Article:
Wolf Biermann Analysis

Other Literary Forms

(Literary Essentials: Great Poems of the World)

Most of Wolf Biermann’s published work consists of poems and songs. This fact reflects his conviction that poetry, especially song, provides the most appropriate and effective means of conveying the intensely personal and political content of his work. Biermann’s other writings reinforce this strong political emphasis. These writings include several collections of essays, university lectures on the writing of poetry and songs, children’s books, and a play. The play Der Dra-Dra: Die grosse Drachentöterschau in acht Akten mit Musik (1970; the dra-dra: the great dragon-killer show in eight acts with music), is an adaptation of the fairy-tale comedy Drakon (1943; The Dragon, 1963) by the Russian playwright Yevgeny Schwartz and concerns the fate of a city-state ruled by a dragon. In Biermann’s hands, it becomes a political parable about the specter of Stalinism in Eastern Europe. In addition, Biermann has translated numerous poems and songs by other poets into German, most notably the long Yiddish poem on the fate of the Jews of Eastern Europe by the Polish-Jewish writer Yitzak Katzenelson, Grosser Gesang vom ausgerotteten jüdischen Volk (1994; great song of the exterminated Jewish people).

Wolf Biermann Achievements

(Literary Essentials: Great Poems of the World)

Wolf Biermann is perhaps the best-known living German-language poet. The success of his books–The Wire Harp became a best-selling book of German poetry in the postwar era—and the popularity of his more than twenty recordings provide ample evidence of this.

Several factors have contributed to Biermann’s renown. There is, first, the political controversy which has surrounded him since he first fell into disfavor with cultural authorities in East Germany in the early 1960’s. While his problems with the party bureaucracy led very quickly to an absolute publication and performance ban in the East, his identification with opposition forces in East Germany served to increase his notoriety, particularly in the West. It is ironic that, although Biermann’s work was never to reach a large audience in the socialist East—depending as it did upon the circulation of underground manuscripts and tapes—his poetry and recordings were widely distributed and discussed in capitalist West Germany. Not surprisingly, Biermann’s outspoken and often uncomfortable political views kept him in the public eye during much of his thirteen years of western “exile” and continued to do so after the two Germanys reunited in 1990.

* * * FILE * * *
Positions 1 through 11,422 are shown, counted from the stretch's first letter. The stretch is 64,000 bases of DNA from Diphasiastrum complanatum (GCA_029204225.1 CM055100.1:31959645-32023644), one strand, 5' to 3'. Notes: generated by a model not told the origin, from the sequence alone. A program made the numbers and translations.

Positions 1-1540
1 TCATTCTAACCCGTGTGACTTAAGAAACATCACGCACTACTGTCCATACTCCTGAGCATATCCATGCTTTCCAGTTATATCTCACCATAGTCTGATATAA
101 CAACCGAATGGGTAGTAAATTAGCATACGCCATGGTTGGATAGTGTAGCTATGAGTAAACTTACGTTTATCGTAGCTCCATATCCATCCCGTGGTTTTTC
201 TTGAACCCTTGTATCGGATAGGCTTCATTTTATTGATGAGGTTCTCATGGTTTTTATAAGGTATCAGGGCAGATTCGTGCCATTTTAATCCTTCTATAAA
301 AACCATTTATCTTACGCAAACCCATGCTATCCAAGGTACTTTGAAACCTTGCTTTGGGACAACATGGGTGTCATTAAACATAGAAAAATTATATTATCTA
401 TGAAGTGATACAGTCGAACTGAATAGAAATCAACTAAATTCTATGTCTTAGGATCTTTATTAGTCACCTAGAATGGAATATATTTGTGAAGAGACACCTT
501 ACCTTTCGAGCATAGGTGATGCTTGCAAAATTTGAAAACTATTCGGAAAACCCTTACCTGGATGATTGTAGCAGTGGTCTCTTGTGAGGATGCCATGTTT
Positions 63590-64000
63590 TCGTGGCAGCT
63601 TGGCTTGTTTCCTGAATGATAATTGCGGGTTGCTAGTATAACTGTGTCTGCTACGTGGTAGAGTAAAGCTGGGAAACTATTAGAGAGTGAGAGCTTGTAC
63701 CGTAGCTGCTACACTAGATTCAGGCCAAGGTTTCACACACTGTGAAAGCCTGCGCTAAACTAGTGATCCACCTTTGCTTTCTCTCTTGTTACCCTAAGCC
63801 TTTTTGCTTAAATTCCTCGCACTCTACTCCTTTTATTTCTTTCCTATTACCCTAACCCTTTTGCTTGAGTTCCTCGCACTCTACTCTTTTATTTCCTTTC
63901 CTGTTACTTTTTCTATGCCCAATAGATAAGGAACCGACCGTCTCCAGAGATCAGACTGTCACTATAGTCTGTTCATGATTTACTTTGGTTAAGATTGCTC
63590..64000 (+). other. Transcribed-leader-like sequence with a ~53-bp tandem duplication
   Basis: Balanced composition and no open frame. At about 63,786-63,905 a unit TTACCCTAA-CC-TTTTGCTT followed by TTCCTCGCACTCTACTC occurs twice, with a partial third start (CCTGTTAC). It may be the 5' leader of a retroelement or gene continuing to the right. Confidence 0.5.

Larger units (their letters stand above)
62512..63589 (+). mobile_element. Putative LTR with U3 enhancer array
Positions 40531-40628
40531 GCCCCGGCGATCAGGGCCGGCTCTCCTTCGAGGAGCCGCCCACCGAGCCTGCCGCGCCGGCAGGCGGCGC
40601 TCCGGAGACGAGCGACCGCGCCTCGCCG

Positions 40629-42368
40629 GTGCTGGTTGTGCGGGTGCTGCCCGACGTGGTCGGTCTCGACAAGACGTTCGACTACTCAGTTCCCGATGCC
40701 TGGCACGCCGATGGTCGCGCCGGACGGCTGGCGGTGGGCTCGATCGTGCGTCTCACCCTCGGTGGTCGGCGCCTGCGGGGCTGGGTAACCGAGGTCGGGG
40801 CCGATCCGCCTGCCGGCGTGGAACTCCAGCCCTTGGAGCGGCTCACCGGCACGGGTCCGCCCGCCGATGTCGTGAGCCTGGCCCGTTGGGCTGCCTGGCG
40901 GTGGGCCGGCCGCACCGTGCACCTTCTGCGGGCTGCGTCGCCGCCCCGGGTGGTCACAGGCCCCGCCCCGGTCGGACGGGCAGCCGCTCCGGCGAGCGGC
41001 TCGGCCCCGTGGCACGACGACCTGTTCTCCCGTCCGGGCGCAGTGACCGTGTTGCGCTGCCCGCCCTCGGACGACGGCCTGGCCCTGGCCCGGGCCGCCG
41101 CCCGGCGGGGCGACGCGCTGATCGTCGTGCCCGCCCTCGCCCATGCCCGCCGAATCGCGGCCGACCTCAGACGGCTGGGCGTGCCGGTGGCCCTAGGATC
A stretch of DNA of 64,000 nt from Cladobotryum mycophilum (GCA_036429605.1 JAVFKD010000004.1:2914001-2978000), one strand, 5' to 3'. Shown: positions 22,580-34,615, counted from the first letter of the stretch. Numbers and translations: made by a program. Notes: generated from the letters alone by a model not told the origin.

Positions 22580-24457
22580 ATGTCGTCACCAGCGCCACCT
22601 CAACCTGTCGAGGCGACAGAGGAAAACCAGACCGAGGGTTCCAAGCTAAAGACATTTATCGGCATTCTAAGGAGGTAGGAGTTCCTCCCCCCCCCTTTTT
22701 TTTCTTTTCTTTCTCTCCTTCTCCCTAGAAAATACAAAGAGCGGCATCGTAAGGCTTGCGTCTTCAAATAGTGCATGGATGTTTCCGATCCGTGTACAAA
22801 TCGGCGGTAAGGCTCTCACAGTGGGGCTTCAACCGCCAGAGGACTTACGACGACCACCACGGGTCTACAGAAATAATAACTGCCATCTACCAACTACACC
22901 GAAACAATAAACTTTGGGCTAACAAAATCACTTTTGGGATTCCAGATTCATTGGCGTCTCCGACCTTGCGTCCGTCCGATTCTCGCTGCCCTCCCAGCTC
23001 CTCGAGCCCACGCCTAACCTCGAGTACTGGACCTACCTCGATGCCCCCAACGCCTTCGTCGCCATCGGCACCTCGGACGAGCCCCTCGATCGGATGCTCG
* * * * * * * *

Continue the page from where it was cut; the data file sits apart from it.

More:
Another factor has played an even more central role in Biermann’s popularity as a poet. He is a people’s poet in every sense of the word, a fact reflected in the everyday language, themes, and imagery of his poetry. His...

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Wolf Biermann Bibliography

(Literary Essentials: Great Poems of the World)

Arnold, Heinz Ludwig, ed. Wolf Biermann. 2d ed. Munich: Edition Text und Kritik, 1980. A collection of essays by leading scholars that examine Biermann’s poetry both before and after his expulsion from East Germany. In German.

Flores, John. “Wolf Biermann.” In Poetry in East Germany: Adjustments, Visions, and Provocations, 1945-1970. New Haven, Conn.: Yale University Press, 1971. An introduction to Biermann and his early poetry in English; includes several translations of Biermann’s poems and songs.

Rosellini, Jay. Wolf Biermann. Munich: C. H. Beck, 1992. One of the most comprehensive studies of Biermann’s work. Includes a detailed account of Biermann’s life and its relation to his poetry up to the end of 1991.

Rothschild, Thomas, ed. Wolf Biermann: Liedermacher und Sozialist. Reinbek bei Hamburg, Germany: Rowohlt, 1976. A collection of essays and articles that provides an excellent introduction to the poet’s poetry and songs up to the time of his expatriation from East Germany. In German.

Shreve, John. Nur wer sich ändert, bleibt sich treu: Wolf Biermann im Westen. New York: Peter Lang, 1989. A scholarly study of Biermann’s poetry during his western “exile” from 1977 until 1989. The author makes a strong case for continuity of focus in Biermann’s poetry during a difficult period of transition to life in West Germany. In German.